Motions have been filed and statements have been made by both legal departments representing West Virginia University and the Big East. But, the question still lingers-can the Big East, or any conference for that matter, make a school stay that wants to leave?
We have seen time and time again coaches take their apparent "dream" job and then bolt for so-called greener pastures. Pittsburgh's Todd Graham, a former assistant coach under Rich Rodriguez in Morgantown, is just the latest. But does any one really believe he will be the last?
Rodriguez, who went to take over the football fortunes at Michigan, was held responsible for his actions and was ordered to pay $4 million dollars in damages to WVU, but the judge did not make him stay in Morgantown.
So, exactly how does Big East commissioner John Marinatto expect to be successful in his attempt to require the Mountaineers to fulfill a 27-month waiting period that would force the old gold and blue to play in a conference that it doesn't want to stay in until July 2014?
What court-other than the Supreme Court-has the power to force a school to stay in a conference? Sure, there will be damages to pay, just like those correctly imposed upon Rodriguez.
And, does any one really believe that the "highest court in the land" will somehow be asked to get involved in this issue?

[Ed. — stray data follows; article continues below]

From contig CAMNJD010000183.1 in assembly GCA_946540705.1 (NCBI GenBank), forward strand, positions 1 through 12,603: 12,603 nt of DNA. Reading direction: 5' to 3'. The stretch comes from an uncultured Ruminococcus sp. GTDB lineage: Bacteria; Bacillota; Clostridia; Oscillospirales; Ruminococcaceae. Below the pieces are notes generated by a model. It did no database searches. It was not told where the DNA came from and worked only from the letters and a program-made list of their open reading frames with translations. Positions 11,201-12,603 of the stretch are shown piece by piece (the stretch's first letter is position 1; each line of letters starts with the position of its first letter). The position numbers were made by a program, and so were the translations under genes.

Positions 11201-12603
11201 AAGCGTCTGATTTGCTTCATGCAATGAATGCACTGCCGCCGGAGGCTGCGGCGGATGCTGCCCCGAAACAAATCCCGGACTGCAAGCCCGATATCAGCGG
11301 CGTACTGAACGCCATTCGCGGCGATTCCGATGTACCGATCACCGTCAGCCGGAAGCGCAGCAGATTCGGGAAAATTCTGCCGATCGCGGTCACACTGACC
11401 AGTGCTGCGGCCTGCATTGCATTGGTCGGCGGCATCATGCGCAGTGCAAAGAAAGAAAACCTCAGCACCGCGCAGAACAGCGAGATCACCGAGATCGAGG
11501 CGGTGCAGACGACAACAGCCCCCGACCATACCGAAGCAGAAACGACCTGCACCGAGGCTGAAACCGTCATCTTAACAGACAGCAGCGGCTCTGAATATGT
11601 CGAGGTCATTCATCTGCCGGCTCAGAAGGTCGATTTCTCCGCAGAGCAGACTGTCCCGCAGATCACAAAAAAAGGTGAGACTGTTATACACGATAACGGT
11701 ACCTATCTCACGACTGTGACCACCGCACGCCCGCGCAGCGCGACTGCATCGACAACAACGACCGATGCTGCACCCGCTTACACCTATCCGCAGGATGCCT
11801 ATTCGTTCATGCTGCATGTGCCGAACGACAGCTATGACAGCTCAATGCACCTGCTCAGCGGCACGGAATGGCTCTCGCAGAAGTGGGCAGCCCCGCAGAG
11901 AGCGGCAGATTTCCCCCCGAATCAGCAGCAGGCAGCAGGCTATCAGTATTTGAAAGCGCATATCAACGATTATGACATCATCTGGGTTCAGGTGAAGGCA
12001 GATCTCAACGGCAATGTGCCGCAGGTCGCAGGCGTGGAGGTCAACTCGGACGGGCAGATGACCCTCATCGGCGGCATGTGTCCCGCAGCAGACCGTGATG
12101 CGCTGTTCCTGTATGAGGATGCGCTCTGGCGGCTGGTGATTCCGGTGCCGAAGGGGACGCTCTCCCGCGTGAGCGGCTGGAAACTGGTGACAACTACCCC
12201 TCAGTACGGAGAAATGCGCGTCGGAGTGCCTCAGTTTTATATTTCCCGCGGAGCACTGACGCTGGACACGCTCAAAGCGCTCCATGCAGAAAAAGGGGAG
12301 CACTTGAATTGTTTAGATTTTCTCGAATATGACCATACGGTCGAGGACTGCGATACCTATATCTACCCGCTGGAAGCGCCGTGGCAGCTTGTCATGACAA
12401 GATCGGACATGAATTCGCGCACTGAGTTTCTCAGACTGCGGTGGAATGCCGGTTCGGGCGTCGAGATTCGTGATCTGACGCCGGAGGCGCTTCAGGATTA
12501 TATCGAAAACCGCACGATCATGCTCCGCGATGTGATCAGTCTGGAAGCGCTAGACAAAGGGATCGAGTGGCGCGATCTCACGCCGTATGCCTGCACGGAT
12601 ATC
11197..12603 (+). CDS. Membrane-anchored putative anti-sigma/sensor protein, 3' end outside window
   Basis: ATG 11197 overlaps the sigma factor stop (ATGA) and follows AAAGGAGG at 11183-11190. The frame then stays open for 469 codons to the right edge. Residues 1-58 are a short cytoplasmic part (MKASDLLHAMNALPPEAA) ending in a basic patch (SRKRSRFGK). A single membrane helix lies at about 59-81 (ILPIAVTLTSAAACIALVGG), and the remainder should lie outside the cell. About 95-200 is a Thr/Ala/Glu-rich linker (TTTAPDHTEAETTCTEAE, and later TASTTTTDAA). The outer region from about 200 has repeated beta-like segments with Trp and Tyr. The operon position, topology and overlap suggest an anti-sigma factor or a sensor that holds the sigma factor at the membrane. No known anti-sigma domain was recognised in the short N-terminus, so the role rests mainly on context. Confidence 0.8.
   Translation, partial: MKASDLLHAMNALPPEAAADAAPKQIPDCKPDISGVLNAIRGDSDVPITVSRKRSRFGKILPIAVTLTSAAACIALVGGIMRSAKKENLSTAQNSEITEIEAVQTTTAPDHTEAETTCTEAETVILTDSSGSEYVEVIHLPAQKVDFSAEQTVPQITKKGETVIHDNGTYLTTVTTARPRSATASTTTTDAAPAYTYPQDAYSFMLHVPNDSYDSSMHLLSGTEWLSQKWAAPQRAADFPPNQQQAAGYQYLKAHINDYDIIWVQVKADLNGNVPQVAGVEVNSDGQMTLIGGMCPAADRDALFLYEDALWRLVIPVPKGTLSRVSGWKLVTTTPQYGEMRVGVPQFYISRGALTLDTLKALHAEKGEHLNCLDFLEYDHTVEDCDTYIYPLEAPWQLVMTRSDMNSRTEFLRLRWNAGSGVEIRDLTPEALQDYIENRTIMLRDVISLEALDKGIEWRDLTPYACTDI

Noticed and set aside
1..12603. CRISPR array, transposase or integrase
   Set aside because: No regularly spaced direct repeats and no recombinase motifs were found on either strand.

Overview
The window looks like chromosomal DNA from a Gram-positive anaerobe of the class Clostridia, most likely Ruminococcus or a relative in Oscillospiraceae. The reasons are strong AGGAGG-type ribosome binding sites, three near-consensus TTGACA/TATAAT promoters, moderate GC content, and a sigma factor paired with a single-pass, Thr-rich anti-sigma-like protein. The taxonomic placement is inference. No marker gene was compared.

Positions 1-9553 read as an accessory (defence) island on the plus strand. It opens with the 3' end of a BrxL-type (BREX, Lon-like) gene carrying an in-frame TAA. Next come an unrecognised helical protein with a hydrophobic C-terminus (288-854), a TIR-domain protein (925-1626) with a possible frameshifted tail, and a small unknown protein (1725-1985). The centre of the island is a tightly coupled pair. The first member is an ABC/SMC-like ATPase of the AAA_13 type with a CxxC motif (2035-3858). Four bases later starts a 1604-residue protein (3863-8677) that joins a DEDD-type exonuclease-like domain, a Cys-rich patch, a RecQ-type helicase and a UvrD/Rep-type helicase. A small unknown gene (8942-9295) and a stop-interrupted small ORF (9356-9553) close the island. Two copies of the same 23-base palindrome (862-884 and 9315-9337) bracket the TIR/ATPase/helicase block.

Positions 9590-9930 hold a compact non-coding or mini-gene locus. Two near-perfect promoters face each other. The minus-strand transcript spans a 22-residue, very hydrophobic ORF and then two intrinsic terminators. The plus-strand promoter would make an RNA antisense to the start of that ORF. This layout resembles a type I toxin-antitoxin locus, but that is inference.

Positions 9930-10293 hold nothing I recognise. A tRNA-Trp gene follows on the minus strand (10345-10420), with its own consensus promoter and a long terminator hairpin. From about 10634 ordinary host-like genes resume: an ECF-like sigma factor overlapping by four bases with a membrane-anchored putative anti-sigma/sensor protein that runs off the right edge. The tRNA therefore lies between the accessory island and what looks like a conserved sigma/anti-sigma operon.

It boggles the mind to read stories stating that a judge in Providence, RI-home of the Big East-is going to have the final say in whether the Mountaineers play in the Big 12 or Big East in 2012. I'm not a lawyer, but even my limited legal expertise does not allow me to believe that any state, other than the home state of that institution, has that kind of power.
As far as I can tell, the only power, if you wish to call it that, the judicial system in Rhode Island would revolve around the amount of penalties WVU would be forced to pay for the breaching of its contract with the Big East.
Contracts, by their simple nature, are broken daily in our country. Most contracts have penalties written into them explaining what a party would have to pay in order to breach its agreement. I have not read the by-laws of the Big East Conference.
Saying that, however, it would not surprise me to find some section that explains the penalties a school would face for electing to "jump ship" as Miami (Fla.), Boston College and Virginia Tech accomplished in 2003. The question surrounding the Mountaineers then is not "when" will they be allowed to play in the Big 12, but "at what cost"?
Contact Jim Butta at email@example.com